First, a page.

john bennyThey, whoever ‘they’ may be, say never go back, at least I think ‘they’ say this. I take it to mean that if you have been somewhere, in this case, the west coast of Ireland and you’ve had a great time, as we did on our last visit (of course this requires an intact memory to make this judgement, not an automatic given in my case) but assuming I’m remembering it right, we had a great time, so we’ve come back to the very same place, the same house even. Something we’ve only ever done once before in our travelling lives, not including going back to staying with friends of course. That was Macrahenish (I think that’s how you spell it) on the Mull of Kyntyre and the old saying proved correct, it wasn’t as good the second time. Nuff said.It set me thinking – again, about whether this piece of advice applied more or less in retirement. Is there a danger when you’re seeking after the right kind of retirement, as I believe I am, to be more inclined to cling on to those experiences which seem in the right area satisfaction-wise? Those which have given pleasure / fulfilment in one’s short history of retirement. Question is, by clinging on to the experience and even trying to repeat it exactly, do we put the experience under more pressure than it can properly bear? By elevating it to a ‘this is precious’ status, do we risk the whole thing collapsing? Sounds a bit dramatic when I write it like that but I think it’s generally a fair question. Maybe not collapse but at least sag a tad. There is little doubt, in my experience at least, that seeking for perfection in retirement does make a person more needy and even more likely to clutch at the straws of a seemingly – past – ideal time.

Certainly this is relevant to our time here in Ireland in that we have done a number of things again that gave us pleasure on our last visit in May. Seems fair enough when you put it like that, I mean who wouldn’t repeat an activity that had worked for them before? One such experience was attending a Tuesday night concert. Now I’m not going to name the venue because I am not going to be very positive about this particular evening. Last time we went I couldn’t fault it, it was an excellent musical evening, but this time, it was frankly a disappointment. A number of factors contributed to this when I reflected on why I felt a little disgruntled (apart from being a miserable bastard, let me say that before you do).

First, the room was very crowded much more so than last time, it felt like they were trying to be a bit greedy packing in more and more people. The owner told us about the history of the beams above our heads (as he did last time, fair enough) when I looked up I was surprised to find that there weren’t any people up there. It was that full. Second, the last time we were here the band were a (professional) American group called Foghorn playing to a largely Irish audience. This time we had an (amateur) Irish trio playing to a largely American audience. There was something about these dynamics that didn’t work for me – I felt there was too much pandering to an American taste. I will say no more. Finally, and most importantly, and it pains me to say this, they weren’t very good. They were flat and lacked any kind of joy, no pizzaz and don’t get me going about being asked to join in with the chorus. I understand that I may be in a minority here and that this is very much ‘my’ problem. Nevertheless…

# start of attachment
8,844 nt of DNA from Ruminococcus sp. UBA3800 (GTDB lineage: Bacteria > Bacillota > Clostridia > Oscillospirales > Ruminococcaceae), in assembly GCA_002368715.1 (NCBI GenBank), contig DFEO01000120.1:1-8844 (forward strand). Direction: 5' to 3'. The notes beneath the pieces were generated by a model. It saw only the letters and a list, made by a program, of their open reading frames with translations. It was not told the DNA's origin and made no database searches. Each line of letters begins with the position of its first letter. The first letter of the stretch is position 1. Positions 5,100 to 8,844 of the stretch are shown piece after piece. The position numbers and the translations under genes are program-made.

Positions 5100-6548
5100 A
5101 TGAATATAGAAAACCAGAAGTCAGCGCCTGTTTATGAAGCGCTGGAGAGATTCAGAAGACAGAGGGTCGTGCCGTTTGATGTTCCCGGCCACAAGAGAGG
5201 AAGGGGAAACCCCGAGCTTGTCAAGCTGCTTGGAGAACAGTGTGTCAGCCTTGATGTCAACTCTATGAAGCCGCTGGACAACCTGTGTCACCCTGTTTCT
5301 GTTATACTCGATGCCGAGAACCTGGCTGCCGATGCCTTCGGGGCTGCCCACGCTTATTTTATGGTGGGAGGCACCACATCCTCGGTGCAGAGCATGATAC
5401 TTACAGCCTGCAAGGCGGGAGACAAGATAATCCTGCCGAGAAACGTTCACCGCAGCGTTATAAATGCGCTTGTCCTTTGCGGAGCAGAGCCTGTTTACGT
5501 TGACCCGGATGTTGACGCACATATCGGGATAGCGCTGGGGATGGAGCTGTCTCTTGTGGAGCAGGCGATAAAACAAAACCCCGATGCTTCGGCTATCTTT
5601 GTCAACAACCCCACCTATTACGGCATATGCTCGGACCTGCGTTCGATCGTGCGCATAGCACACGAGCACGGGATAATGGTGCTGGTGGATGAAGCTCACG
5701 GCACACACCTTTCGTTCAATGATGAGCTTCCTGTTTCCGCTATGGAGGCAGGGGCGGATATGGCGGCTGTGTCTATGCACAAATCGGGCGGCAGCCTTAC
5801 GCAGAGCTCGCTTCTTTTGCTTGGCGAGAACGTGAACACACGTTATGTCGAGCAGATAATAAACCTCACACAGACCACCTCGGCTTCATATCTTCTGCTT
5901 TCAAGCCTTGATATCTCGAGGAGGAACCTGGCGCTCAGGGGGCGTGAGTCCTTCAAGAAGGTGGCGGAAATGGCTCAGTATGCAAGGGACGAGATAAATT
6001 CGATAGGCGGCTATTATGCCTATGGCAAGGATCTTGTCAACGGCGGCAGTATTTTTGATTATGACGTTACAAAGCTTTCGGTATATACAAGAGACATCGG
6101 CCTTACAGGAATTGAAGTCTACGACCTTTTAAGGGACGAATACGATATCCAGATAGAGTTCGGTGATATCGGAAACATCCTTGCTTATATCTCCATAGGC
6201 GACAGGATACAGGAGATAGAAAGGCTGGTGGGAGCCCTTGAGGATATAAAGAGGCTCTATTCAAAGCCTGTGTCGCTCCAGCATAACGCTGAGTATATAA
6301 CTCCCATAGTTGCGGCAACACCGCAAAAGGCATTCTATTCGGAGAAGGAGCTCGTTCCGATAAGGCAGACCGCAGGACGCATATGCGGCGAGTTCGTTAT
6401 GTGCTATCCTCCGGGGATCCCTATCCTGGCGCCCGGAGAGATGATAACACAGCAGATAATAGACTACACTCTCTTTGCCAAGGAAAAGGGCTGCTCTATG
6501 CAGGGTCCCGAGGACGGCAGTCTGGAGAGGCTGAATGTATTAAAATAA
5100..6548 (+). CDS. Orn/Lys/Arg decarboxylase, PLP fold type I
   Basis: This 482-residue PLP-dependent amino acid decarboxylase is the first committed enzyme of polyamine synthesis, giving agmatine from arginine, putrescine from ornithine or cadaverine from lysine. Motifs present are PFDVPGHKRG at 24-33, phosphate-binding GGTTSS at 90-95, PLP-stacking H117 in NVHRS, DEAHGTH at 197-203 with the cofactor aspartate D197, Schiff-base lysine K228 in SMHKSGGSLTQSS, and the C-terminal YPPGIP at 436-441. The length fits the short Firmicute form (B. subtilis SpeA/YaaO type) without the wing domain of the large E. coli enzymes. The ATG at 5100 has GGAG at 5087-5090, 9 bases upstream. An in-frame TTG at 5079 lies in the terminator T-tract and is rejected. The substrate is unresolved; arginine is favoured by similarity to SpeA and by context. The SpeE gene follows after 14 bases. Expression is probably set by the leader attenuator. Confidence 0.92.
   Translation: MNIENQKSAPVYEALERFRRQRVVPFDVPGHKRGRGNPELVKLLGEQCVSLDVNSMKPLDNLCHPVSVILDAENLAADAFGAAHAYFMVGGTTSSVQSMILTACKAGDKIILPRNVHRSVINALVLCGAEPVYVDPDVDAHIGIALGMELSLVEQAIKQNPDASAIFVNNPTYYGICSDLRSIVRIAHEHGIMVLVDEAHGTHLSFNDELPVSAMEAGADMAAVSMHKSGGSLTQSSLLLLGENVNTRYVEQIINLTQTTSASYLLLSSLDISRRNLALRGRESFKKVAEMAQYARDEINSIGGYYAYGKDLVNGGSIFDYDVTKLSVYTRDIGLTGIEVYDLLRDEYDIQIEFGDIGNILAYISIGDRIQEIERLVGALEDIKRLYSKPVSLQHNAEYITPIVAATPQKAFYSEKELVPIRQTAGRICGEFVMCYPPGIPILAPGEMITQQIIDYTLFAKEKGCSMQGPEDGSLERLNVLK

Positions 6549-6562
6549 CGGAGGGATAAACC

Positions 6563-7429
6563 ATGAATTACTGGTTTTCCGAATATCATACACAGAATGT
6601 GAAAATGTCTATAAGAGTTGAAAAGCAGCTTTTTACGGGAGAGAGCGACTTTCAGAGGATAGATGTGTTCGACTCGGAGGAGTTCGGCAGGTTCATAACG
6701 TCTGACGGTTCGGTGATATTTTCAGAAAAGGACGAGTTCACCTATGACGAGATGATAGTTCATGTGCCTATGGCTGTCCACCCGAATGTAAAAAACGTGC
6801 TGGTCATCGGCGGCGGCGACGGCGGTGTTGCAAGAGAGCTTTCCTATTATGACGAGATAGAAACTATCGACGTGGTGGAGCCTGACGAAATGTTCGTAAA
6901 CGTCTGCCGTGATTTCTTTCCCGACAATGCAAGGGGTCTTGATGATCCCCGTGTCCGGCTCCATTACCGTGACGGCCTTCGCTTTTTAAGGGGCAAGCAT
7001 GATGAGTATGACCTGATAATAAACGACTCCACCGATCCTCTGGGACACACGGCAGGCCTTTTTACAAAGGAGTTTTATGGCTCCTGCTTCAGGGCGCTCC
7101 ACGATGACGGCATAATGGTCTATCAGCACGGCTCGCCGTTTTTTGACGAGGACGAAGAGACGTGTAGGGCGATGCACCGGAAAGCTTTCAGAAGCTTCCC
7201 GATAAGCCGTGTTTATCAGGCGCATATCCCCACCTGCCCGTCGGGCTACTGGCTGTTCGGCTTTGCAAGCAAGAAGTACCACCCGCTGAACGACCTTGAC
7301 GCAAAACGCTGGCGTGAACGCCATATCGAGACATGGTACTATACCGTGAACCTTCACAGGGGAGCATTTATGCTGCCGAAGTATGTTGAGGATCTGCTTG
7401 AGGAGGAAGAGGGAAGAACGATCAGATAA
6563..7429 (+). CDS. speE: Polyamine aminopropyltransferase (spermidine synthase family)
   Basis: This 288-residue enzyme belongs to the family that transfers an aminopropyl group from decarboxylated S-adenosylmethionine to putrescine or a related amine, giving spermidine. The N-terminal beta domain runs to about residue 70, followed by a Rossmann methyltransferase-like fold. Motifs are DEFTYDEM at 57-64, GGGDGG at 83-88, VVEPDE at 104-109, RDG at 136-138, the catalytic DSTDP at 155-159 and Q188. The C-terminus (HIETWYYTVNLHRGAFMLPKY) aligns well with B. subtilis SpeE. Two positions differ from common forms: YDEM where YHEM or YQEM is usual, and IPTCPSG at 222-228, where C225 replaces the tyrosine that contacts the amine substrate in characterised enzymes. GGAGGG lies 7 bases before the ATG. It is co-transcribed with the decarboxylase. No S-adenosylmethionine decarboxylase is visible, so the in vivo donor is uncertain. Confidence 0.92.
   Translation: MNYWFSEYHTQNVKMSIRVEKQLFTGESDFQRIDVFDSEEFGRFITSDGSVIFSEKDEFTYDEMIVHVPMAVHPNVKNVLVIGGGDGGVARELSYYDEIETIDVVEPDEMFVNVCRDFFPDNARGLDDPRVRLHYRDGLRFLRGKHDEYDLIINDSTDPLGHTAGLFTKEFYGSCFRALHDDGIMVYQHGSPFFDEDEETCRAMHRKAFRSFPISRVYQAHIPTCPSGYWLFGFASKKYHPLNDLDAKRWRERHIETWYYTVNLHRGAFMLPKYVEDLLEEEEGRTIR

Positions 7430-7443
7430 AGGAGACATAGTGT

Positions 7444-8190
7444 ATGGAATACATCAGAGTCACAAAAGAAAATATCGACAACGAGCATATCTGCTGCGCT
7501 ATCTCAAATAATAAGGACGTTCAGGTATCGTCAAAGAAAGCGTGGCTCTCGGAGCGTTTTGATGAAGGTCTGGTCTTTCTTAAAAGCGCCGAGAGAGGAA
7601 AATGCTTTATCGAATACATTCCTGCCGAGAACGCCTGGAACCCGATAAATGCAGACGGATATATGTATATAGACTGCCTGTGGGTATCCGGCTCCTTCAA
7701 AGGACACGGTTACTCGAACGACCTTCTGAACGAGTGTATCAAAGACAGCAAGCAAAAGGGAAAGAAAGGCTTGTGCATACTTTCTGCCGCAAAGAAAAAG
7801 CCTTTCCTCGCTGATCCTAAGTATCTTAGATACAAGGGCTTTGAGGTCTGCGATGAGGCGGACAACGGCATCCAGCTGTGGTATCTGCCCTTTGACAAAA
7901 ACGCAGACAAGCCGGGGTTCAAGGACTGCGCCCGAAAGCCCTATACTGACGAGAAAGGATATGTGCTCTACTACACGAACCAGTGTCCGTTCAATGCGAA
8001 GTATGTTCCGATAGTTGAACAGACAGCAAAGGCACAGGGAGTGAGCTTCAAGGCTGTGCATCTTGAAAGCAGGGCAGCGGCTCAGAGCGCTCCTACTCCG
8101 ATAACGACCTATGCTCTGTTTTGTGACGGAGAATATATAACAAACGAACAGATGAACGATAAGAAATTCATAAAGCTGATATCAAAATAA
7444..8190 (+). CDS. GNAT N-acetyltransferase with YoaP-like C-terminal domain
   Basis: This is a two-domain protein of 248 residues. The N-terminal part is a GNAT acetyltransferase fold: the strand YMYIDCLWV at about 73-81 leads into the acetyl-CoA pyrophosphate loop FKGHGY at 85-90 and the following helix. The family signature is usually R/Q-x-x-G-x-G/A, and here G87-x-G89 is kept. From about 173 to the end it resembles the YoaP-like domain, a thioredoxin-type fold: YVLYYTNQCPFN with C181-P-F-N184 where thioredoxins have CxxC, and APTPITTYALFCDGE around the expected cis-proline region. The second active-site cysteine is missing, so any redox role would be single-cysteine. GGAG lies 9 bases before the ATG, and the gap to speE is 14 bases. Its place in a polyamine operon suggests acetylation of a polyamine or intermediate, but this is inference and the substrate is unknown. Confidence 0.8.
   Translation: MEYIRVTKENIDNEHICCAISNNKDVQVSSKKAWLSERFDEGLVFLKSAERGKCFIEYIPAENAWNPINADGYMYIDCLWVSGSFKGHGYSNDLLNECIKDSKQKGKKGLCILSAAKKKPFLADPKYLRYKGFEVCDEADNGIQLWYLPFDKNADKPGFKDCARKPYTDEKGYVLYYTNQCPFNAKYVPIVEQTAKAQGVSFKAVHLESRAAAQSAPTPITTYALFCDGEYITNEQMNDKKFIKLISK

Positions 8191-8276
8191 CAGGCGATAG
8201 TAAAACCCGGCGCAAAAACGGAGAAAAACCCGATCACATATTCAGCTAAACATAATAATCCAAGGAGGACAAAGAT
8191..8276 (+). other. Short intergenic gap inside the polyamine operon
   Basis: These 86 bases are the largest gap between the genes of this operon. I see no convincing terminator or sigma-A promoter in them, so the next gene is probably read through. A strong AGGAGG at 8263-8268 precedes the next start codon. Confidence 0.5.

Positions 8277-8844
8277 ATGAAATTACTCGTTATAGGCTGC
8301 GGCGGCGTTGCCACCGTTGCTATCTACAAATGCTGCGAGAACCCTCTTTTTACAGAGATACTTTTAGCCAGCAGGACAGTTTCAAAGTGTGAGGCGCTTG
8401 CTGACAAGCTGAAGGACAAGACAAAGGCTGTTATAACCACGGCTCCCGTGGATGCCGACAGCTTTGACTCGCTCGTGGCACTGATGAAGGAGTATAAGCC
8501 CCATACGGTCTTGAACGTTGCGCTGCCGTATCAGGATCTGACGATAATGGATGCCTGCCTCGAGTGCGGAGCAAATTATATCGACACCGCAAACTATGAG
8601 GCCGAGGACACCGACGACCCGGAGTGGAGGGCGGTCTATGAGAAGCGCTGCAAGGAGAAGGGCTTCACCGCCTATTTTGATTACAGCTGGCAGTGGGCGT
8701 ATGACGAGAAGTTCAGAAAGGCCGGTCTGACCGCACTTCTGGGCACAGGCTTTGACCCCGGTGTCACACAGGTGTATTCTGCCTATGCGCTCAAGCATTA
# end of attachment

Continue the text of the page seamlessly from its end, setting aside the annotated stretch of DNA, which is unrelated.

I won’t put any of this on Tripadvisor as they asked us to. So going back to this ‘concert’ and paying our 15 euros each, and this is relevant on account of what I’m going to write in a moment, didn’t work. But, as is often the case in our life experiences, there was a twist in the tale of this story. Earlier in the day I had had my second ever Irish guitar lesson from a guy called Gerry o’Beirne (look him up on Google or Youtube, he’s worth the effort). Now, in this case, the first time was very enjoyable and so was this time, no moral about not going back in this instance. So, conveniently ignoring this because it does not fit with my theory, not that I much like the theory much anyway, the lesson relates to what happened after the above concert. Gerry had told me that he was playing in a local pub (John Benny’s as in photo above), starting at 9.30 that very evening. In other words straight after the concert. So we and our two Australian chums (that’s them in other photo below and I can hear them thanking me for putting out this photo but the problem is when I came to write this blog I realised I had no photos of either band because I do not like to take pictures flashing (pardon the expression) in the face of the performers good or bad but don’t mind doing that with friends – they’re fair game) who are staying with us for part of this week, walked down the front at Dingle to Benny’s pub to listen to ‘my tutor’ playing guitar along with a musical partner whose name, I am slightly ashamed to say, I do not know.